Restoration project changing the landscape in Libertyville Township

  • Damon Cederberg, open space field coordinator for Libertyville Township, explains how a 44-acre farm field is being restored to a natural state. The effort include planting 10,000 native grass plugs.

    Damon Cederberg, open space field coordinator for Libertyville Township, explains how a 44-acre farm field is being restored to a natural state. The effort include planting 10,000 native grass plugs. Mick Zawislak | Staff Photographer

  • Rock piles, known as grade control structures, have been installed throughout a former farm field in Libertyville Township which is being restored to a natural state. Planting 10,000 plugs of native grass is a key part of the effort.

    Rock piles, known as grade control structures, have been installed throughout a former farm field in Libertyville Township which is being restored to a natural state. Planting 10,000 plugs of native grass is a key part of the effort. Mick Zawislak | Staff Photographer

 
 
Updated 6/17/2019 5:59 PM

There has been plenty of preparation of a farm field north of Casey Road in Libertyville Township this spring, but the work has had nothing to do with cash crops.

Instead, for the first time in memory, the field is out of agricultural production, with the intent of erasing its farming past and restoring the landscape of old.

                                                                                                                                                                                                                       
 

Work on the 44-acre site is part of larger effort to restore eroded and degraded farm lands along Casey Road, a roughly two-mile corridor connecting Route 45 with Route 21.

"What we're trying to do is disable those drain tiles and restore it to what was natural at one point," said Damon Cederberg, open space field coordinator for the Libertyville Township Open Space District.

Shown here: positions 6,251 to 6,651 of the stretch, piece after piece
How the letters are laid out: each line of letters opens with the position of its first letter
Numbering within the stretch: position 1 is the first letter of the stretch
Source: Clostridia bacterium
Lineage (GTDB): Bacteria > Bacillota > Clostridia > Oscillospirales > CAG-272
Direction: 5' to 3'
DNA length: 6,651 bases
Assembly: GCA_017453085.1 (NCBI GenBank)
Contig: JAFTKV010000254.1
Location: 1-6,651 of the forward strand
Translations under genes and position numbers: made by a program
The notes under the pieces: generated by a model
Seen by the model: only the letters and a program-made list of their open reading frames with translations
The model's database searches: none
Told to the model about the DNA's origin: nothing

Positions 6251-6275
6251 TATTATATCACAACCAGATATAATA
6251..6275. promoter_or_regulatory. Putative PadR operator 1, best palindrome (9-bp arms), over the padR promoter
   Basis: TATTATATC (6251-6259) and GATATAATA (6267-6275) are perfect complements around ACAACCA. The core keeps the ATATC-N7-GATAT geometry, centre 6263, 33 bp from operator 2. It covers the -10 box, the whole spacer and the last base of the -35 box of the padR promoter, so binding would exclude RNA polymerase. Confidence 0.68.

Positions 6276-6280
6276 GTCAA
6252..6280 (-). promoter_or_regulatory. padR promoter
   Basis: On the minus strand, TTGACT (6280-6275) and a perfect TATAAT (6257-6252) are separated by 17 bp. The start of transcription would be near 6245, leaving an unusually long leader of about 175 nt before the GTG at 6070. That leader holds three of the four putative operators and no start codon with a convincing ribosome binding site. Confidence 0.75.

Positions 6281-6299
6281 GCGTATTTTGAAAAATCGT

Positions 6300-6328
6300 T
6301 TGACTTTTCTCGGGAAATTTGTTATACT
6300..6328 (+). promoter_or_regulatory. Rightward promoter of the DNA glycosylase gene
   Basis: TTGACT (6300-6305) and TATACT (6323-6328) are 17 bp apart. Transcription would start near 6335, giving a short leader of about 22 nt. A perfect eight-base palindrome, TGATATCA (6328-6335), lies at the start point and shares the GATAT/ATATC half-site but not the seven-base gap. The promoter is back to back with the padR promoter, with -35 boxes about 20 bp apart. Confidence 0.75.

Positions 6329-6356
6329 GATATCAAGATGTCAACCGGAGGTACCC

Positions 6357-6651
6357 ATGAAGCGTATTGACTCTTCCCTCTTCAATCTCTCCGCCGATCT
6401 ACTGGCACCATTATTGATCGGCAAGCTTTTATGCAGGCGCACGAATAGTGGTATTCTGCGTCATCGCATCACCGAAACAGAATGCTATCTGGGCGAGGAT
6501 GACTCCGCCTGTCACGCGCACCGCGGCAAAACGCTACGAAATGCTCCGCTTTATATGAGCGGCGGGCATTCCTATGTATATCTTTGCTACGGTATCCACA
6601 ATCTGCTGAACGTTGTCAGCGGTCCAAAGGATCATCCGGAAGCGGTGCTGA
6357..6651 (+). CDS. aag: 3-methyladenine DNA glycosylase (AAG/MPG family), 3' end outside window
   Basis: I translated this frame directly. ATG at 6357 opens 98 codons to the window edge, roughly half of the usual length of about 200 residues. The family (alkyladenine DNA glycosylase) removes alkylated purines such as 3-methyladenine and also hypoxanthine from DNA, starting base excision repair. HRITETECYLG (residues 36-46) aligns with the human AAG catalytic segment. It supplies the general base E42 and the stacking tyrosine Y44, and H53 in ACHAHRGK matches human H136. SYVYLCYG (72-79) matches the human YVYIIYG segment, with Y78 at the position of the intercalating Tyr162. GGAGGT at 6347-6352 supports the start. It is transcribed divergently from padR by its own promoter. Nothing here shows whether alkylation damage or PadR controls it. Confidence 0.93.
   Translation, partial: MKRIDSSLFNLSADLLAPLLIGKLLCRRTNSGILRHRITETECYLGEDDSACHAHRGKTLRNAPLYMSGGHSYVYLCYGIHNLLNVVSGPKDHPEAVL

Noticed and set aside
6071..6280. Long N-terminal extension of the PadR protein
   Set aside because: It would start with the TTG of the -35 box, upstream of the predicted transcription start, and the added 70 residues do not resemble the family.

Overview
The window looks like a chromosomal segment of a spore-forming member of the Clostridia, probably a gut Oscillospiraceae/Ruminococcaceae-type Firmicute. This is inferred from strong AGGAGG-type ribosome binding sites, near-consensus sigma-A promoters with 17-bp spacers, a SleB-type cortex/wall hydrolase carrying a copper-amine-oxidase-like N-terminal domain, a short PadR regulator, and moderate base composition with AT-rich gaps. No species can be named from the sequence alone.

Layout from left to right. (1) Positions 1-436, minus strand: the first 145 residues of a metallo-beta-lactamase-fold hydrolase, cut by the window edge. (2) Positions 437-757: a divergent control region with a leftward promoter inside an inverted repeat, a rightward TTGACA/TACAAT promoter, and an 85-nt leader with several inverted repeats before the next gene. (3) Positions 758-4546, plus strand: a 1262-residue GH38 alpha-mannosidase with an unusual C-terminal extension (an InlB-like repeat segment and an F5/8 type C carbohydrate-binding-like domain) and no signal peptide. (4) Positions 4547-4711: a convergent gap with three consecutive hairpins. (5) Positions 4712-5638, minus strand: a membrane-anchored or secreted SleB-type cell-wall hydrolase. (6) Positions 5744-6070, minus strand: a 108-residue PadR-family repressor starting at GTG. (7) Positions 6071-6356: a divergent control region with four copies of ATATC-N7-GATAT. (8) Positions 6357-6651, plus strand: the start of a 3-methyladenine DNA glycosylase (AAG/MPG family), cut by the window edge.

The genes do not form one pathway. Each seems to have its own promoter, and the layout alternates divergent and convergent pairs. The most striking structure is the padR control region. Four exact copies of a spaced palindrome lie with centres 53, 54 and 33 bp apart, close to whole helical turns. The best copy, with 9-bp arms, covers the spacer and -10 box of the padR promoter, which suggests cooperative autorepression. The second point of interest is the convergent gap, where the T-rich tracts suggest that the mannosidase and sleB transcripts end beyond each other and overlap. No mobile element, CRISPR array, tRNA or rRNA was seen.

Drain tiles are clay pipes of varying diameters installed by farmers to help make their fields plantable. Over time, channels created by runoff washed topsoil downstream and over Casey Road, eventually impacting the quality of nearby Bull Creek.

"It looks flat, but it isn't," said Libertyville Township Supervisor Kathleen O'Connor.

The township has secured a grant from the Illinois Environmental Protection Agency to fund about half the $252,000 project.

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In 1985, Libertyville Township established the first township open space district in Illinois and began buying property. Since then, more than 1,500 acres have been protected. The field being worked now is one of the original acquisitions and is part of Oak Openings, one of two district holdings given the state's highest protection status as Illinois Nature Preserves.

As part of the ongoing work there, about 5,500 linear feet of tile has been removed from the site. Using precise measurements, sections of rock, known as grade control structures, were installed at various points to slow the flow of water.

Mesh blankets also have been installed and annual oat grass planted on either side of the channel to hold soil in place for the main event: the planting of 10,000 native grass plugs.

Because they have deep root systems, the plugs will permanently anchor the soil and create a new habitat for animals and insects.

But because of the amount of work involved, the call has gone out to volunteers to help from 9 a.m. to noon Saturday and June 29.

                                                                                                                                                                                                                       
 

"The plugs will go into just the channels but it is still a very large area to cover and we will need all the volunteers we can get," Cederberg said.

"This time next year, it will really look like something," he added.

For details about volunteering and the project, visit http://www.libertyvilletownship.us/.

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